SRA hands out fines nearing £50,000 for AML failures

Anti-money laundering: Source of funds checks not done

The Solicitors Regulation Authority (SRA) has this week issued fines totalling nearly £50,000 to two law firms and a solicitor over various breaches of anti-money laundering rules.

Ilford, Essex firm TTS Legal was fined £23,216, plus costs of £1,350, over its work on three conveyancing transactions that took place between 2018 and 2020.

According to an SRA notice, between June 2017 and January 2020, TTS did not have in place a firm-wide risk assessment (FWRA), policies, controls, and procedures (PCPs) to mitigate and effectively manage the risks of money laundering and terrorist financing, or client and matter risk assessments.

In the first two transactions, the firm was instructed by Client A, and by Client B on the third. Client B was understood to be a financial advisor to Client A but the firm had not verified his identity.

The regulator found that, in all three matters, the firm failed to obtain and/or scrutinise source of funds documentation, focusing just on where the money was, rather than how it got there.

In the second matter, the information provided by the client was inconsistent with their explanation of how they were funding the purchase.

“The firm recorded that a deposit of £185,000 had previously been paid to the seller’s solicitor by its client’s former solicitor. The firm failed to undertake any enquiries to verify this payment.

“Our enquiries identified that the client’s former solicitor had never been instructed in this matter and had never received a deposit. Had the firm scrutinised the information it received from its client, it would have identified that the client could not have funded the deposit and completion funds, in the manner it had described.”

In the third matter, the firm released £46,000 to the seller’s solicitor on the instructions of Client B, who was not properly authorised to provide instructions on behalf of Client A.

At the time, the transaction appeared to have fallen through, because of difficulties obtaining a mortgage, “and there was no reason to have made this payment”.

In mitigation, TTS said it was now compliant with the Money Laundering Regulations 2017 and that it had co-operated with the investigation.

The SRA said a fine was appropriate as there was no evidence of harm to consumers or third parties “and there is now a lower risk of repetition, since the firm brought itself into compliance”.

The fine was calculated on the basis of TTS’s £1.45m turnover, with the SRA’s fining guidance indicating a penalty of 2% (£29,020), which it reduced by 20% to reflect the mitigation “and the appetite to bring the investigation to an end now with full and frank admissions”.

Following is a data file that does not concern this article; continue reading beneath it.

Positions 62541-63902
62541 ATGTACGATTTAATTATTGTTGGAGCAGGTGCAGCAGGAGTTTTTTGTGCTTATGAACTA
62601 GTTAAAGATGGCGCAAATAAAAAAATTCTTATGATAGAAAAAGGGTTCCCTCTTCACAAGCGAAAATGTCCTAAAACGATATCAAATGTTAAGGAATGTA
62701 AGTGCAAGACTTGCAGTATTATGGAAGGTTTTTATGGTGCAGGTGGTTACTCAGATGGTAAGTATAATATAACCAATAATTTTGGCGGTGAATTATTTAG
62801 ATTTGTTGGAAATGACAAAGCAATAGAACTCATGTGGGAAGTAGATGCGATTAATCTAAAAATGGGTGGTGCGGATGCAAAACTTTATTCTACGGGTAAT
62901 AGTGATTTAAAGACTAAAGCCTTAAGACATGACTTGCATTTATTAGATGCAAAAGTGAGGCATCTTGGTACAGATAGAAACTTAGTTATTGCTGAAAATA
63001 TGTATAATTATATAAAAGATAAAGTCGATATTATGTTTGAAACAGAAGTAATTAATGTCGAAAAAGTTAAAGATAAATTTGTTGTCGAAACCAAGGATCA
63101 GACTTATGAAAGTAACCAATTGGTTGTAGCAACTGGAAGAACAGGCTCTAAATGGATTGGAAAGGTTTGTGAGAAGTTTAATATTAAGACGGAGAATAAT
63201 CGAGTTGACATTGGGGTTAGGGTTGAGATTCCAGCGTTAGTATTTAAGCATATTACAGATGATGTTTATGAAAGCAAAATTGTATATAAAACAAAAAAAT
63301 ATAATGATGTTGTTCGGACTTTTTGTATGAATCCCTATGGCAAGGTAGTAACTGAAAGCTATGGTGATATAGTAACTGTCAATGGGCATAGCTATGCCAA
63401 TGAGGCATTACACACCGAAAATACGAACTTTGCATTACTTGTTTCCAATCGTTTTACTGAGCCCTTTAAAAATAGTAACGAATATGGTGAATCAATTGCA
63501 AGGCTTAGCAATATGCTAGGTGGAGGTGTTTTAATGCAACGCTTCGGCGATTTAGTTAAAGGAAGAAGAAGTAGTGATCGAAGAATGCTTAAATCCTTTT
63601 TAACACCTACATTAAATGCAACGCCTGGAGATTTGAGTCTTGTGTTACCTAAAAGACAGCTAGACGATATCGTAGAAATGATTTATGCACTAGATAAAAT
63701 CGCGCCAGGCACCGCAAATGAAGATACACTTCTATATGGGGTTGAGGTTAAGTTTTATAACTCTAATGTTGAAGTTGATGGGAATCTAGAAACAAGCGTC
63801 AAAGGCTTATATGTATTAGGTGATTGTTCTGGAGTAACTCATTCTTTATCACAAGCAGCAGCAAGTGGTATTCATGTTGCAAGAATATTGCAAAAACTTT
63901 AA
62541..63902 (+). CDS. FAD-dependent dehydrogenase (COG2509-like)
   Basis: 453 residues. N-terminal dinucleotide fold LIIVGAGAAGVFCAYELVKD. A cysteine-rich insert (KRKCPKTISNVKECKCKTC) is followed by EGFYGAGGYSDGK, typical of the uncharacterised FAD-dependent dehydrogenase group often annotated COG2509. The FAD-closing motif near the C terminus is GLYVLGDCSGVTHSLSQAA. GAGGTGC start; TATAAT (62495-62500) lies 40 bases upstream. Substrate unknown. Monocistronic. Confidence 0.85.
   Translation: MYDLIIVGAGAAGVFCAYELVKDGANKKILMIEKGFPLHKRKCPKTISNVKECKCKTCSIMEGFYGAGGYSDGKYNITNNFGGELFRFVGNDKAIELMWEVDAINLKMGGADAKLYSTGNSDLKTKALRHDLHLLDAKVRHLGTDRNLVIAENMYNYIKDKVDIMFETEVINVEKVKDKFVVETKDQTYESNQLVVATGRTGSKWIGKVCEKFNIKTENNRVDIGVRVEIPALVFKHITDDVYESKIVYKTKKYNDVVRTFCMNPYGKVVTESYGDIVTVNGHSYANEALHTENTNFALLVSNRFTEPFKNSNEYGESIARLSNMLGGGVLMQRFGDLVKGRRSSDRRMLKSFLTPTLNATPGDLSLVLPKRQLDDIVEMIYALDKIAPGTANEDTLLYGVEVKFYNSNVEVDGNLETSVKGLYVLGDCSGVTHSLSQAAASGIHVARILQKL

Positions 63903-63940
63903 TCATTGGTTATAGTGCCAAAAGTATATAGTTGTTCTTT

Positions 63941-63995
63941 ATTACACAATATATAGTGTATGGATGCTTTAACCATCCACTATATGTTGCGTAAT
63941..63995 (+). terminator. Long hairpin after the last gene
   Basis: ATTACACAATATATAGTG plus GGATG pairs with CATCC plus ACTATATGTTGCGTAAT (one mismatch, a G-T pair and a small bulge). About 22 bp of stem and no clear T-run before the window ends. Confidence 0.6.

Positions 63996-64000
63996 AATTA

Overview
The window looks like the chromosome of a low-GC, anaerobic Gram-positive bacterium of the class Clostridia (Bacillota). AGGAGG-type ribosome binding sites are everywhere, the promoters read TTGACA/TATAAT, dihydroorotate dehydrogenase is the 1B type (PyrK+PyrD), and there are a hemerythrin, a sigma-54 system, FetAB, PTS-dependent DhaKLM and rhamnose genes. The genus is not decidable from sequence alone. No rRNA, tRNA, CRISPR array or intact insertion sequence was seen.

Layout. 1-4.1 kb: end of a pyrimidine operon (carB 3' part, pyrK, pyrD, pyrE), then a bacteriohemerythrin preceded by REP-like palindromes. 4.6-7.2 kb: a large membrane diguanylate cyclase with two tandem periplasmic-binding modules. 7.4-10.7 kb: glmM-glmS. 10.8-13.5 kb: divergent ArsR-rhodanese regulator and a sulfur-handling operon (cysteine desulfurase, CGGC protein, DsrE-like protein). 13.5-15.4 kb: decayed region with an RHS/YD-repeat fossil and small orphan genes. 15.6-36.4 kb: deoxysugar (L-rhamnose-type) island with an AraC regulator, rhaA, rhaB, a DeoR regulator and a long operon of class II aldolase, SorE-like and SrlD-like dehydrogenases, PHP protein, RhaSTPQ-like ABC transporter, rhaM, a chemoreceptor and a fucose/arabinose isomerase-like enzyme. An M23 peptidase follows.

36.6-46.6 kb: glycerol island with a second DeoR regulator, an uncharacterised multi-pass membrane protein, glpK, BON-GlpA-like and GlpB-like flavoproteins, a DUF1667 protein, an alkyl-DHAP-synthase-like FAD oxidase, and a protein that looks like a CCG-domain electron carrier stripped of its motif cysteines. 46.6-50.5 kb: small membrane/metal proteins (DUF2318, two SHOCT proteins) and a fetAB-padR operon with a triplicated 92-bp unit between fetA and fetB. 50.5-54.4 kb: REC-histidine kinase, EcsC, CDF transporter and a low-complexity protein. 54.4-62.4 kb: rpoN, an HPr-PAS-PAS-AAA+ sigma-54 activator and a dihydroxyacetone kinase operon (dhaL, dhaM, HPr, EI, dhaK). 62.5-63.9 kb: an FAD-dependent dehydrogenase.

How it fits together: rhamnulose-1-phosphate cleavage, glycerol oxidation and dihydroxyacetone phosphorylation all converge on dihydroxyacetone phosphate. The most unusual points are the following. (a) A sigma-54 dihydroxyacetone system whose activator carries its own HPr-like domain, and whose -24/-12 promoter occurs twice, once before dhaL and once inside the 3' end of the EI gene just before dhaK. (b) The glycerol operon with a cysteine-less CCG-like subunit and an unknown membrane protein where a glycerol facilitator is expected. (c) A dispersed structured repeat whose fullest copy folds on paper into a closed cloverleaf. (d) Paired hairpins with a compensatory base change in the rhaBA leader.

The second fine was for Richard Lionel Jones, who was an owner and manager of Llanelli firm Brinley Morris Rees & Jones, holding all of the compliance roles.

It was part of the Law Direct group of firms that the SRA shut down last June and then went into administration. He now works at London firm Alexander & Partners, which bought some of the group in a pre-pack.

The SRA fined Mr Jones £14,100. In January 2020, he declared to the SRA that the firm had a fully compliant FWRA.

But an investigation six months later showed that this was not the case – it had an office manual that referred to the 2003 regulations, rather than those from 2017, and no separate anti-money laundering PCPs.

The risk assessment policy had not been updated since around 2003 and staff received no training from 2007.

A review of client files also established that the firm had not verified the source of funds received from clients in conveyancing matters.

The fine was based on Mr Jones’s income and at the bottom of the band of 16-49% into which it fell. “It was found that he should and could have known what was required to ensure the firm was compliant with anti-money laundering legislation,” the SRA said.

“Although his conduct exposed the firm to the risk of money laundering and terrorist financing there is no evidence that this occurred. He is now employed in another firm and does not hold any compliance roles.” He also co-operated with the investigation.

The third fine, of £10,760, was for Stockport firm Integra Solicitors for only putting an FWRA in place in February 2023, when it was made aware that the SRA was conducting a review of its compliance, despite having undertaken in-scope work since 2017. Even then, the FWRA was not compliant for another seven months.

Though Integra’s PCPs were first drafted in September 2018, “they were not adequate for the purposes of effectively managing the firm’s risk of money laundering”, the SRA said, and were not reviewed until February 2023.

We reported earlier this week that a partner who failed to conduct proper client due diligence in property transactions that had signs of money laundering was fined £15,000.

    Readers Comments

  • Michael Robinson says:

    This isn’t about anti money laundering.
    This is about not managing the risk of money laundering whether or not there has been money laundering.
    What would be interesting would be to read reports of Solicitors who have actively assisted in money laundering or inadvertently assisted in money laundering. Given the purported risk-which is what these firms failed to manage through having written policies and procedures-is said to be high you’d think more Solicitors would be appearing in Court as the defendant. Or maybe the risk is exaggerated.

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